Right at the moment, Ellie Richards’s Penland studio is a riot of color, texture, and a bit of chaos. Her large shop tools are tidy and in order, but the tables are strewn with garden tools, toys, games, hoses, and other materials not usually found in a wood studio. On the wall behind her bench are a group of hybrid objects including a shovel that is completely covered with magnetic plastic letters.
Ellie is making work for a two-person show at the Vision Gallery in Phoenix, Arizona titled Play Hard. Each piece, she explains, combines a tool (of the DIY suburban garage variety) with materials of play (the kind that might be part of summer games: bubbles, blocks, balloons etc.), in an effort to create something new, maybe something absurd, certainly something imaginative. “Ten years ago,” she says, “I started exploring how the opposing worlds of work and play could be interrelated. Since then, my work has gone in many directions, but each series seems to maintain a connection to each and their effect on the other. This exhibition is an opportunity to explore this exchange more directly, working in the format of ready-mades and altered found objects.”
“Life’s responsibilities and too many other barriers stand in the way of simply allowing oneself to have ‘free’ time,” she continued. “In other words, play doesn’t always come easy and usually there is a cost. However, it is my belief that free time, free from expectations and free from obligations or even an agenda, makes way for an increased sense of curiosity and connection with the tangible world.”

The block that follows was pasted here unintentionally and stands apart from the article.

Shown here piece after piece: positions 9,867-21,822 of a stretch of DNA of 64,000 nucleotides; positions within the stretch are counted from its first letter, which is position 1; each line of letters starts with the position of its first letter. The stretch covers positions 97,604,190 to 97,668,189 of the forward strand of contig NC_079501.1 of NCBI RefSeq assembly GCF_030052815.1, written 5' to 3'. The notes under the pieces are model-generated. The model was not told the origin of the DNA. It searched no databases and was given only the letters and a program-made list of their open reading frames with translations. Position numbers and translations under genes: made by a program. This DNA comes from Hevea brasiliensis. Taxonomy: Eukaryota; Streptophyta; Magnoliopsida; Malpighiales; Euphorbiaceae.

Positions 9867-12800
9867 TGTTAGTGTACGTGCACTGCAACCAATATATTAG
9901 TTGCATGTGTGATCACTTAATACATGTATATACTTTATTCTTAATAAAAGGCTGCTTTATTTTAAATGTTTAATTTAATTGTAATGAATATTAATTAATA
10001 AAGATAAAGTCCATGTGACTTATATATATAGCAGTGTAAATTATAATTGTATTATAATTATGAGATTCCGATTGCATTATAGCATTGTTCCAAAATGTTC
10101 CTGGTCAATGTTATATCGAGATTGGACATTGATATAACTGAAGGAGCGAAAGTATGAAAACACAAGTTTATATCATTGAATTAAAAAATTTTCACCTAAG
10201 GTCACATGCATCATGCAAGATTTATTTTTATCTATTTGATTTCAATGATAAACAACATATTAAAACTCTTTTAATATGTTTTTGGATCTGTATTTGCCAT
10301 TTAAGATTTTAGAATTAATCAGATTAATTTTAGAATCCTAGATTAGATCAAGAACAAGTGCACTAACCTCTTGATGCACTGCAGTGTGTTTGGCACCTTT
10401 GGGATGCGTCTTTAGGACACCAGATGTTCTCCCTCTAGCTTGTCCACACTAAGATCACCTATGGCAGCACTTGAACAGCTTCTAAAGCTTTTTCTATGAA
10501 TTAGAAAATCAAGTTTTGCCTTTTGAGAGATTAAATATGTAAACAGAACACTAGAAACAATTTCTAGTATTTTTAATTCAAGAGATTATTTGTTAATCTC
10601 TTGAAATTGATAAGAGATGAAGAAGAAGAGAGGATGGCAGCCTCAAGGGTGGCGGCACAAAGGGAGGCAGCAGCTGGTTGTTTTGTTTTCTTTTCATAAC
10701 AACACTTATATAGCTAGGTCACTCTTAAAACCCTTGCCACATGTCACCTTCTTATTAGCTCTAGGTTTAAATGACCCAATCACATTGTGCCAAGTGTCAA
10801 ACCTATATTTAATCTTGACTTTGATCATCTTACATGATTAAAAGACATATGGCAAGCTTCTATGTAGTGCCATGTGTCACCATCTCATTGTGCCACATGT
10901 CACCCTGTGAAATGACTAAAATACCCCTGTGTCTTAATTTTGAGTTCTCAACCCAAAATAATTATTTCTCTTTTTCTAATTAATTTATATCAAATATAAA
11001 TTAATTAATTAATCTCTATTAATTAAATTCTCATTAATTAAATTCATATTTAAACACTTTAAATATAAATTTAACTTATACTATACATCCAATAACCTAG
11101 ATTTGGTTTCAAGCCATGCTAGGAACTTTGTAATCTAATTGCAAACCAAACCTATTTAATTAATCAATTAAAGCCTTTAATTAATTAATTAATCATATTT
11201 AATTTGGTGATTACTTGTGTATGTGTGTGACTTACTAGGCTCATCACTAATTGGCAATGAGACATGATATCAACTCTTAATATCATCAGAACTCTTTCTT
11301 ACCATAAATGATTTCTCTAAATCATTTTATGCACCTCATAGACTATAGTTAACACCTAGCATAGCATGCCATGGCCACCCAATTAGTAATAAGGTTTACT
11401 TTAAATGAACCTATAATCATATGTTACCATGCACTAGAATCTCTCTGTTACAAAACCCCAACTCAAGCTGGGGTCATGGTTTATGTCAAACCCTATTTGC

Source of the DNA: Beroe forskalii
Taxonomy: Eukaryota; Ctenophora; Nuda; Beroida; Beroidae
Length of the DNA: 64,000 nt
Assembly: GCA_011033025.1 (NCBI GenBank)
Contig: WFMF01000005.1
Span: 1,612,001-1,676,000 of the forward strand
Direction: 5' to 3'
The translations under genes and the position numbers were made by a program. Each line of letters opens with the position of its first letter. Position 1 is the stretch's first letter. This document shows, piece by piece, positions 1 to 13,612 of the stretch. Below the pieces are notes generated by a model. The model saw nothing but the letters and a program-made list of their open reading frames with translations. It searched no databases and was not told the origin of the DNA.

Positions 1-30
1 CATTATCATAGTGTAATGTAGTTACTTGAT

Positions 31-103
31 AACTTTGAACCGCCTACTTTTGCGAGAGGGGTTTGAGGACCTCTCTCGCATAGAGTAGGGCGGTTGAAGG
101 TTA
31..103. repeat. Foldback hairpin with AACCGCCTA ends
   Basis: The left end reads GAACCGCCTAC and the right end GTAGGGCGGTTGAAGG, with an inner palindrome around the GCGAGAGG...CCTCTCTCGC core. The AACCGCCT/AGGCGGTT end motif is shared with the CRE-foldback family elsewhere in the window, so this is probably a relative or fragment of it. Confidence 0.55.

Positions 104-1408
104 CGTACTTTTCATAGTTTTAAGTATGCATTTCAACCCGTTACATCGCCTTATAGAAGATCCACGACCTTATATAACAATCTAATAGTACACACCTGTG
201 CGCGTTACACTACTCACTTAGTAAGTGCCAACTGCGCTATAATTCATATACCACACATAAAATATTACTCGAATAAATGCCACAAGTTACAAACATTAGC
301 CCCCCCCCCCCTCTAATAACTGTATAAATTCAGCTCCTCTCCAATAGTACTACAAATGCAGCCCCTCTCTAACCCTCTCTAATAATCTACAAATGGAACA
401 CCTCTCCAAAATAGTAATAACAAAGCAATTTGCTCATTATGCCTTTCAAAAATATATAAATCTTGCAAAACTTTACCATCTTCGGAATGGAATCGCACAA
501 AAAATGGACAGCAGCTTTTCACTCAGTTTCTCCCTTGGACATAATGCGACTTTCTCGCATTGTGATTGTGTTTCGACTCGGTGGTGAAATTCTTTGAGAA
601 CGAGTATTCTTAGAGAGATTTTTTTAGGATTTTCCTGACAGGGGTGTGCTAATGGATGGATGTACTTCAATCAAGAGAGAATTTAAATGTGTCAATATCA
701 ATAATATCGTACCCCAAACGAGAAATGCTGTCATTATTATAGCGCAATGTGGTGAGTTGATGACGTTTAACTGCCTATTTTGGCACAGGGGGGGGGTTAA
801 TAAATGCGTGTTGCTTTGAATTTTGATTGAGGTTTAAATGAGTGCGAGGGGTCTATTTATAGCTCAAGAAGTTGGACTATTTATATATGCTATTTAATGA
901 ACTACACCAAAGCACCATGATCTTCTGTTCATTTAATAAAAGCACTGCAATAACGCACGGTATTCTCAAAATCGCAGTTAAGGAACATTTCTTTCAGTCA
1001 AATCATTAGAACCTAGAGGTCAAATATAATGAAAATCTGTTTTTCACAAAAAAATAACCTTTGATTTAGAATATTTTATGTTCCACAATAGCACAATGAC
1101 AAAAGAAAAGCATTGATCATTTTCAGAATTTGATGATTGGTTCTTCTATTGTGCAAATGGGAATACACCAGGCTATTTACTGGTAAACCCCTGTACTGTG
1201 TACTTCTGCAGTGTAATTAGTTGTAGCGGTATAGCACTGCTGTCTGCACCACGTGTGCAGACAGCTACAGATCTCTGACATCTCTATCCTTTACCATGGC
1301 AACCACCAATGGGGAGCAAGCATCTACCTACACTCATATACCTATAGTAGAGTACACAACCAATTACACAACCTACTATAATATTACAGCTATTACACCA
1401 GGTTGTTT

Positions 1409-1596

Ellie joined the resident artist program in September, 2020, and she was Penland’s wood studio coordinator from 2014 to 2019. Needless to say, she’s a highly skilled woodworker, so this current work might be surprising to some. “For a time all I wanted to do was learn how to build well made structural objects, and in that pursuit I picked up some valuable technical skills. It has always been my intent and one of my biggest challenges to have those skills supplement and support my ideas but not overstate themselves or hinder a more raw form of expression. This balance of seriousness and spontaneity is at the core of my practice.
“In this work, the place where two objects merge is the site where I’m focusing on the specifics of craft. Whether that happens with a traditional joint, JB Weld, or a special knot, these tactics of making connections are done with an equal amount of care and sensitivity toward the intent and outcome. This language used to transition one object into another serves as a conversation starter between the materials and new forms created.
“My identity as an artist has always been rooted in using wood as a raw material and woodworking as a field for its historical and technical context. At this juncture, I’m keen to use these experiences in woodworking as a framework for translation into other materials and modes of expression.”